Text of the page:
The Richmond Register

Education

December 2, 2012

From dream to ‘DreamWalker’ - EKU student CEO of own company

RICHMOND — Running a corporation at any age is no small feat. Through determination, innovative thinking and some help along the way, one Eastern Kentucky University student will step into a job of his own creation upon graduation.

EKU senior Christian Braun, along with two salaried employees (all under age 23), will move into 1,500 square feet of office space in Louisville next summer as DreamWalker Social Marketing Inc.

DreamWalker provides social media marketing optimization for its clients. This means it utilizes platforms like Facebook, Pinterest, Twitter and Google+ to draw potential customers to its clients.

Eventually, clients are trained to manage their own social media marketing.

“It’s unlike any other form of marketing,” Braun said. “This is the future of marketing.”

One of DreamWalker’s first clients was the Richmond Chamber of Commerce. The Chamber has gained more than 700 Facebook “likes” and now has more than 1,100 Twitter followers since it partnered with DreamWalker around seven months ago, said Mendi Goble, Chamber director.

“This has changed the Chamber completely,” Goble said. “If more of the Chamber businesses take advantage of it, they will see some pretty amazing things.”

What began as an idea, one laptop and zero funding, DreamWalker is now a small corporation, which recently distributed 1,000 privately-traded shares.

In its first year as an LLC (limited liability company), Dreamwalker drew nearly $50,000 in revenue. Since it incorporated, Braun estimates a revenue of around $100,000 for the fiscal year, having big projects lined up in the spring.

“We’ve done well, but we’re smart about it at the same time. We make money, but we invest it back into the company,” Braun said. “These guys realize that there’s a high risk we can fail, but there’s also a really good chance that we’ll be very successful and they would be in a high position in a small corporation.”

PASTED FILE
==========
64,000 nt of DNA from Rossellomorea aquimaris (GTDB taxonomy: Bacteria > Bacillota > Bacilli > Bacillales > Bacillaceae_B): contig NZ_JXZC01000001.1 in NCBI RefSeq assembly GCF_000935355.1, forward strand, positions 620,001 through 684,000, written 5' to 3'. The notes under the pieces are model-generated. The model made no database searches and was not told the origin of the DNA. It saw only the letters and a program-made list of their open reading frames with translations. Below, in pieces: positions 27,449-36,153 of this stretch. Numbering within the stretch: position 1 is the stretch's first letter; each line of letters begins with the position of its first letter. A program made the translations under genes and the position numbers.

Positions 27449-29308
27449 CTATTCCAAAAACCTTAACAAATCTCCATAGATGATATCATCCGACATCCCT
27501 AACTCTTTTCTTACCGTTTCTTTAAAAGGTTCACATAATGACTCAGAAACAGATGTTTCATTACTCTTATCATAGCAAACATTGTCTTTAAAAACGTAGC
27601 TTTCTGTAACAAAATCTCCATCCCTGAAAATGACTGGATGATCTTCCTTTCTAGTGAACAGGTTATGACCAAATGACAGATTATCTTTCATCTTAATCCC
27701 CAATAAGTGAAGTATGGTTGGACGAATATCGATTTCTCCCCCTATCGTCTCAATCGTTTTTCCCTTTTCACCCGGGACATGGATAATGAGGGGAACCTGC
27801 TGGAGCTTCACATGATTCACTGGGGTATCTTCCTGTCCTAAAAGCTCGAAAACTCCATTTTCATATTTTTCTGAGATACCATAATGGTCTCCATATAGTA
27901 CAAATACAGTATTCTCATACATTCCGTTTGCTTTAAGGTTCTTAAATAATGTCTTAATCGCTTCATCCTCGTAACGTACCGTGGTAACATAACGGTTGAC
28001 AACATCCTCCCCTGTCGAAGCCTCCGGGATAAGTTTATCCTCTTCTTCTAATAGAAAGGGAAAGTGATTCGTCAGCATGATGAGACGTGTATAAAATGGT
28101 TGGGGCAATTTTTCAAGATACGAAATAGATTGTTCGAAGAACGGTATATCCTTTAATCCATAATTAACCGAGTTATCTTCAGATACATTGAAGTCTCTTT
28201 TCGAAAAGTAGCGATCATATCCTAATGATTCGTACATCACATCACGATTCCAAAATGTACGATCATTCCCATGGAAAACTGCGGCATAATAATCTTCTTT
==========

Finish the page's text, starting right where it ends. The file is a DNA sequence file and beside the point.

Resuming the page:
However, Braun realized his business would not prosper on ideas and determination alone. He joined EKU’s Center for Economic Development, Entrepreneurship and Technology (CEDET) business accelerator program located in the Business & Technology Center building on EKU’s campus (next to the EKU Center for the Arts).

DreamWalker’s office is located in Room 042 in the basement of the building in the business “incubator.”

“It’s a place to incubate; to help businesses get off their feet,” said Michael Rodriguez, director of the Small Business Development Center, one prong of the CEDET program.

Rodriguez offers help in any kind of general business guidance, such as marketing research, bank loans, licensing and most of all, a business plan.

Around six or seven businesses are housed in the incubator, which provides basic office supplies like desks and internet access, giving each entrepreneur a “professional face to their business” for anywhere between zero to $400 a month, Rodriguez said.